Corn yields are likewise variable and coming in at higher moisture levels than an average year.

“Every step of the way this year has been a challenge. Just when you think it can’t get any worse — it might not get worse, but it doesn’t get better,” Nelson said.

Making adjustments

On Nov. 11, when snow slowed harvest, there was a rash of combine repairs, so farmers could be ready to go when the weather changed, he said.

“They were pushed to the limit,” Nelson said. “This year has been hard on people, hard on equipment, hard on families.”

The consequences of this year’s weather are many. Long-term no-till fields may be getting some tillage this year, he said. Farmers will be doing more soil management. Some may be thinking of tiling problem areas when they can.

This season also will also “restock the weed seed bank,” Nelson said. It was too wet for farmers to be able to control weeds in a timely manner.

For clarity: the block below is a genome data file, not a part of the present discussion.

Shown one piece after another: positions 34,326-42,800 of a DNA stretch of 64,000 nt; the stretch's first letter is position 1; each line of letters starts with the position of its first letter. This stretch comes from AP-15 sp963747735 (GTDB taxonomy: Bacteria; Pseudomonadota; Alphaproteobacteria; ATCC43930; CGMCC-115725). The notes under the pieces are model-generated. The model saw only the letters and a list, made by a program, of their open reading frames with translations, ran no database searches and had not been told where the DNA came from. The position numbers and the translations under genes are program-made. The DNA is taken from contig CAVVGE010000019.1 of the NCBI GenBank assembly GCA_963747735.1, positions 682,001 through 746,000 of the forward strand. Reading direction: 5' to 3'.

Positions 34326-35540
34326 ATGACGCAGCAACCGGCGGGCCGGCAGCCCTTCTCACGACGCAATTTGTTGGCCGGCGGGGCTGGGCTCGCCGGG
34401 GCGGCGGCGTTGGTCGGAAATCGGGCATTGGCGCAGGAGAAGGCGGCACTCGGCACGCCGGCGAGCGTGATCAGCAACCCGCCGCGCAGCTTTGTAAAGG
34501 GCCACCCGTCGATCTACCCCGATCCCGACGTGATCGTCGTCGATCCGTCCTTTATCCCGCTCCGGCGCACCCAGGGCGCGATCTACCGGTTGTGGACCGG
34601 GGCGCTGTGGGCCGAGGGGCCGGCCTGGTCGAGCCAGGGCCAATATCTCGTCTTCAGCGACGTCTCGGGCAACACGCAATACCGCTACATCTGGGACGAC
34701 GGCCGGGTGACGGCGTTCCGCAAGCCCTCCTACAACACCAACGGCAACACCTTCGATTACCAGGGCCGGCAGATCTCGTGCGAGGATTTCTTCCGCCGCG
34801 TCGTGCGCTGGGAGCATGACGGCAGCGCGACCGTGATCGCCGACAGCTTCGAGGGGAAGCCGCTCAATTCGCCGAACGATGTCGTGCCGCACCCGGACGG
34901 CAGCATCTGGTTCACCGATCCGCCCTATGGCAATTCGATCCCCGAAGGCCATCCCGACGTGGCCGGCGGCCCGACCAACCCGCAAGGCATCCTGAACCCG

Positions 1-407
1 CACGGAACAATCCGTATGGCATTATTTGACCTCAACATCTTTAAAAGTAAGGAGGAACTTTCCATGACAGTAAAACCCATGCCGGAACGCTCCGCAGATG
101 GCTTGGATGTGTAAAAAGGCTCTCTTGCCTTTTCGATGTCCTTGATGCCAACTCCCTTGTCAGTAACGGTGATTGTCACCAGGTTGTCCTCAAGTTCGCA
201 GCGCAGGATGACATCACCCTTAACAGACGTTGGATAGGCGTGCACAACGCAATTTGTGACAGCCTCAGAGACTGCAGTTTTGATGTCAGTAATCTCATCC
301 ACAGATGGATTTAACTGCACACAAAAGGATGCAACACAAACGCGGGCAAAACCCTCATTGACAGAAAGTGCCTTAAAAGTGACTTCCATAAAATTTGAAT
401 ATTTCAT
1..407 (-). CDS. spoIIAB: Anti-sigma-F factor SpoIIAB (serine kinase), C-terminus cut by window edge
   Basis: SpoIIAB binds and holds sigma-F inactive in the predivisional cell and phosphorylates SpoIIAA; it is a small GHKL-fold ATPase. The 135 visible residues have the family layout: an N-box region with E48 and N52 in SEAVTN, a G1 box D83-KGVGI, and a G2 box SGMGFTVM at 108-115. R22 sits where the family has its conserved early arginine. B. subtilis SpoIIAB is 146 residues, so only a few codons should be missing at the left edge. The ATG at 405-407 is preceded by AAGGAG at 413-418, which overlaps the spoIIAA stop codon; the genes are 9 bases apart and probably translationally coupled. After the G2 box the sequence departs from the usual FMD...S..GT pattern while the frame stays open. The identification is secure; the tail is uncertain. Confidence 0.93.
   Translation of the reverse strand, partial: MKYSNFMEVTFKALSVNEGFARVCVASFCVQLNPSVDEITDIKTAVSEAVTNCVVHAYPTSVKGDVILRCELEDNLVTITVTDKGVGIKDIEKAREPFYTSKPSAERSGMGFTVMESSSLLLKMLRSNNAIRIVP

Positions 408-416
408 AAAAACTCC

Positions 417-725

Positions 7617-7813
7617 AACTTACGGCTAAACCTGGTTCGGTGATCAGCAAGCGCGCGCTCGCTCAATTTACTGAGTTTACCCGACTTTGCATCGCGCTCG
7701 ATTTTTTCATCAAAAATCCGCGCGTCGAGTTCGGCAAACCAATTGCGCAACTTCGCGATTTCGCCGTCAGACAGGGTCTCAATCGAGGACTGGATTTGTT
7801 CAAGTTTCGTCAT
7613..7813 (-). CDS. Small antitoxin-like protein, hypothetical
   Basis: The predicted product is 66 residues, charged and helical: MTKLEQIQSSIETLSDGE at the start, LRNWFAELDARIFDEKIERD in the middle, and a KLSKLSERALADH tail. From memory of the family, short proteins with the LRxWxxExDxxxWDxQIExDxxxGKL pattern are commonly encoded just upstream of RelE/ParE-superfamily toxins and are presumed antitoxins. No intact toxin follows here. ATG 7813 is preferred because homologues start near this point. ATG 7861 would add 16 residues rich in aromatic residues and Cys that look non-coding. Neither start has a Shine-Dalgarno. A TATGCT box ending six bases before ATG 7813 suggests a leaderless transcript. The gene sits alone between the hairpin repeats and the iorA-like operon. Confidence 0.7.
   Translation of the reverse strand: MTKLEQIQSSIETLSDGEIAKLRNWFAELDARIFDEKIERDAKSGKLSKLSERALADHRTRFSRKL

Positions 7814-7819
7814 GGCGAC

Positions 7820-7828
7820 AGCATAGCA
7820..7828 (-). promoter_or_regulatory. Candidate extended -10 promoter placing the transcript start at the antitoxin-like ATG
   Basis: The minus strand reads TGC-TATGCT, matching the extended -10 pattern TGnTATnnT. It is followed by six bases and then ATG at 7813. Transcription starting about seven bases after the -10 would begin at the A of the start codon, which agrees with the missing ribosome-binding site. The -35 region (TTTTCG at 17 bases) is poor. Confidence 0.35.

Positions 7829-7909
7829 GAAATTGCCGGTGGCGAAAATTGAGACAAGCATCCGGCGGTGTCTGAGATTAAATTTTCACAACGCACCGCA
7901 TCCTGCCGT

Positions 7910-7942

Farmers’ plans for fertilizing had to change, and crop rotations have been thrown off.

The ripple effect also reaches suppliers.

“It’s the third bad season in a row,” said Kreg Ruhl, crop nutrient manager for Growmark.

Challenges started in the fall of 2018 when farmers weren’t able to get their dry fertilizer on or ammonia applied. He said producers were happy to get out of last year alive.

This spring, fertilizer application and planting were delayed by wet weather again. And an early November snowfall and cold temperatures stalled harvest and fertilizing this fall. But Ruhl said the season isn’t over yet.